There’s a crowded field of video creators on YouTube, some with followings that rival movie stars and pro athletes. But only one group sinks basketball shots out of airplanes on General Motors’ dime: Dude Perfect.
But who is Dude Perfect, and how did the group turn zany trick shots into a full-time media business? Since there is no such thing as a dumb question, we’ve cobbled together the primer below to answer them for you.
Who is this Dude Perfect?
Dude Perfect is not a man. It is five men and a panda.
Who are these guys?
There’s Cody Jones, the tall guy; Tyler Toney, the bearded guy; Garrett Hilbert, the redhead; Coby and Cory Cotton, the twins; and Panda, the mascot. There is no real Dude Perfect panda, sadly. They ordered the suit from China.
How did the crew form?
Tyler and Garrett were high school classmates, but the full Dude Perfect crew came together at Texas A&M, where they went to college. They played intramural sports together, bonded and ended up living as roommates.
That all sounds pretty normal. How did they become online stars?
Hanging out in their backyard, they bet each other sandwiches on crazy basketball shots and started one-upping each other. Someone pulled out a camera and started filming, throwing the footage on YouTube. Those videos took off, so they produced more, putting more effort into production values and constantly upping the bar with even crazier trick shots.
Like what sort of shots?
One time they cut down a tree and turned it into a giant slingshot, which they used to fling a basketball into a hoop 100 yards away. That took a few tries.
So how popular are these guys now?
They’re big. The main Dude Perfect YouTube channel has 4.7 million subscribers and close to 44 million monthly views, according to YouTube analytics platform OpenSlate. They have a major presence on Facebook, too: Their page has 11.8 million likes, and all of their videos rack up millions of views on the platform. A brand sponsoring their videos can expect at least several million media impressions.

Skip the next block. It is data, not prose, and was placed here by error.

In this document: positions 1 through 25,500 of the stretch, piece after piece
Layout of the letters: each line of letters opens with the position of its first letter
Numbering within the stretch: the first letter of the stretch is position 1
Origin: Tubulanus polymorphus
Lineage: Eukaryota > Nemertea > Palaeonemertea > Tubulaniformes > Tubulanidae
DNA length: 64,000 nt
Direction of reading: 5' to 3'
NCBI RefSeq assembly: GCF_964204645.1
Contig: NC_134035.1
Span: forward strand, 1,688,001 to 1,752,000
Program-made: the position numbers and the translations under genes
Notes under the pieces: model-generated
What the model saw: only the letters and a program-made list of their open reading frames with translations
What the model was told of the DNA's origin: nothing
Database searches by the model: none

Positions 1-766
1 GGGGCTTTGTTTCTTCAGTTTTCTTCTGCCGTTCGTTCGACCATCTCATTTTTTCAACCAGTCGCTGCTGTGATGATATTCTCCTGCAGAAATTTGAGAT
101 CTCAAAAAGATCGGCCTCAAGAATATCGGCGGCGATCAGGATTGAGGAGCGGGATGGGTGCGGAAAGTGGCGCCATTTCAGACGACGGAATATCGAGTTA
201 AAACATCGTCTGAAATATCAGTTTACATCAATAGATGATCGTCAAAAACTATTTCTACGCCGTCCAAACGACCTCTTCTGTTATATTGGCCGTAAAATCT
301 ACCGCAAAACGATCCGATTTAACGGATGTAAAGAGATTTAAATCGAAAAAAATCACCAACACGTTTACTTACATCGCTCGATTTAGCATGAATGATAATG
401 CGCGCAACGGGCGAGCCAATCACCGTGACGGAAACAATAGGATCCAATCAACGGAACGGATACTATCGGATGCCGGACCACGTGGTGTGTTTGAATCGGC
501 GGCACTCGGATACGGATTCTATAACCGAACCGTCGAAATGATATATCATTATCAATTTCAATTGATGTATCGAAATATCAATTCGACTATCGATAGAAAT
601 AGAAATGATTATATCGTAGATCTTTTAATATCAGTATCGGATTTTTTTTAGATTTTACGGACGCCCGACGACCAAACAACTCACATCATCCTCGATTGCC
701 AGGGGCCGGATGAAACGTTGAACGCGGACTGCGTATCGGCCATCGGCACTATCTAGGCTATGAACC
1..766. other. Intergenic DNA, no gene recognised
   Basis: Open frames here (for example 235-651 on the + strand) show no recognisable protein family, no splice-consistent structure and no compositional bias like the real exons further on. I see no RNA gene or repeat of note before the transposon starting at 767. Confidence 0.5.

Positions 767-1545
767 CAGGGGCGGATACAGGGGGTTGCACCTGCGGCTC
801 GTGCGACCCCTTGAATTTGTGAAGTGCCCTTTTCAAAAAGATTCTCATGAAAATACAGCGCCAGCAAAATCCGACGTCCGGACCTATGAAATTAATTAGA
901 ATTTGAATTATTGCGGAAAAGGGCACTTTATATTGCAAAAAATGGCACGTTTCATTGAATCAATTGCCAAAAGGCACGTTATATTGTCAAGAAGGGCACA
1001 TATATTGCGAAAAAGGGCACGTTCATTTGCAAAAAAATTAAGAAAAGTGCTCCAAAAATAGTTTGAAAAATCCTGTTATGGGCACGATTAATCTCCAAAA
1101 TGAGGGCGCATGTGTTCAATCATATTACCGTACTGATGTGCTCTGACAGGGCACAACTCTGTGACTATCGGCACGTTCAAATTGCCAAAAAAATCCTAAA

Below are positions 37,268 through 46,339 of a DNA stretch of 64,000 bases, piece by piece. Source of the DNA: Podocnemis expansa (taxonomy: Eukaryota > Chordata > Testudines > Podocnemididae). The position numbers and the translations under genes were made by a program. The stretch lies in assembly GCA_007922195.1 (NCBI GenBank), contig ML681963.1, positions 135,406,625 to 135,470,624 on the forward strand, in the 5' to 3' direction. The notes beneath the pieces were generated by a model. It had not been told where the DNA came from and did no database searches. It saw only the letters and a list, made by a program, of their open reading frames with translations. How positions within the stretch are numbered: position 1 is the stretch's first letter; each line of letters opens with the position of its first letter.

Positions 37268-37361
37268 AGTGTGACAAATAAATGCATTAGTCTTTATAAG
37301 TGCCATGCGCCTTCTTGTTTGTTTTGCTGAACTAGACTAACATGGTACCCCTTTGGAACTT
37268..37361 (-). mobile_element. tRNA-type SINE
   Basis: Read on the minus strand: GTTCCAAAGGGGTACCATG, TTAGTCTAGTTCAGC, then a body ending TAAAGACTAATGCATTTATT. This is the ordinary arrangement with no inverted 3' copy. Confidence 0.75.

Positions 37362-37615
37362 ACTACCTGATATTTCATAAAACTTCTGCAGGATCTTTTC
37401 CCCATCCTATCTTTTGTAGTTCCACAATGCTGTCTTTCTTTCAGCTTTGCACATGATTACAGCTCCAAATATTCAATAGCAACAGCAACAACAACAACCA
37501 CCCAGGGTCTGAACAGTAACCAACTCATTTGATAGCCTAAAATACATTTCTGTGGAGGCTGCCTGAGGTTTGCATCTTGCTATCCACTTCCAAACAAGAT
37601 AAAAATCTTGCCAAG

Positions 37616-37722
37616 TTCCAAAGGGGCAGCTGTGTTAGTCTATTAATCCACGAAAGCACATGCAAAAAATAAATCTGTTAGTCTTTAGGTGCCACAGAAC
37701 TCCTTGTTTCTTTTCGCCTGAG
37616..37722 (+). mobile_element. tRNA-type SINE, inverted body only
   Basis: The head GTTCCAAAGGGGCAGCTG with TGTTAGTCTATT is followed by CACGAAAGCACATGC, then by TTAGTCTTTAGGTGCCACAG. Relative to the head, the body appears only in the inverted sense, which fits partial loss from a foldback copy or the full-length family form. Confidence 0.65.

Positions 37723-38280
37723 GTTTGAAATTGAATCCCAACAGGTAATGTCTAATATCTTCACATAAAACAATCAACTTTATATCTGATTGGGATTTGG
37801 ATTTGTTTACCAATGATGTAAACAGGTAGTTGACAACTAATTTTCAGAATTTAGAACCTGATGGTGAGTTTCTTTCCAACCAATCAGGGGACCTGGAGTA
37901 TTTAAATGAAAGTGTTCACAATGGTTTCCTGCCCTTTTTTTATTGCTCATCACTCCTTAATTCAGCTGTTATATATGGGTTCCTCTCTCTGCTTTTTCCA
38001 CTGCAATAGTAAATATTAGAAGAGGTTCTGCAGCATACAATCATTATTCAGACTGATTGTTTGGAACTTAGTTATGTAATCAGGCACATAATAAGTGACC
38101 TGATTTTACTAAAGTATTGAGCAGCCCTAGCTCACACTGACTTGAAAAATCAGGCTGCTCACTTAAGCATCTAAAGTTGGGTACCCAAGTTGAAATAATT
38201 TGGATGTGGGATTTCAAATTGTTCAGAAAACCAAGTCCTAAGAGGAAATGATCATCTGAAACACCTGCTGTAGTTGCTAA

Is that how they started shooting basketballs out of planes?
Yes. They made a crazy shot out of the Goodyear Blimp, too. Dude Perfect scored those opportunities because of its massive following on YouTube and other social platforms, which has captured the interest of major brands, including Fiat, Adidas, Gillette, Gatorade, Pringles and Pizza Hut, among others.
What do brands offer Dude Perfect?
Besides lots of money, brands work with Dude Perfect to create compelling trick-shot videos, whether that entails Fiat shutting down a California airport for some stunt driving trick shots or Gillette handing the Dude Perfect crew free rein of the Gillette Stadium. Whistle Sports, the multichannel network that represents Dude Perfect, helps connect the group with some of these brands, as well as professional athletes and leagues.
What does the professional sports world think of Dude Perfect?
For the most part, they’re fans. Pete Carroll, head coach of the Seattle Seahawks, started showing his team Dude Perfect videos in team meetings. The Seahawks loved them, so they ended up inviting Dude Perfect to Seattle to collaborate on a video. “The guys have developed some unique respect in the pro community for how difficult it is for them to do the things that they do, and then make it entertaining,” said Jeff Toney, Dude Perfect’s business manager (and Tyler’s dad). “But the No. 1 reason athletes want to work with us is, it’s just a lot of fun.”
What’s next for Dude Perfect?
They’ve got a television show in the works with Superjacket Productions, though the group has yet to announce the network. They’re breaking into the Chinese market with international distribution on popular Chinese video-streaming platforms. And they’re looking to do more mobile apps like the Dude Perfect iOS game. “It’s this new frontier of celebrity, athlete and influencer,” said Toney. “People sometimes talk about Dude Perfect as these YouTube stars — and we love the YouTube platform — but Dude Perfect has become much more of a global entertainment icon that reaches audiences through a variety of mediums.”
Main image courtesy of Dude Perfect
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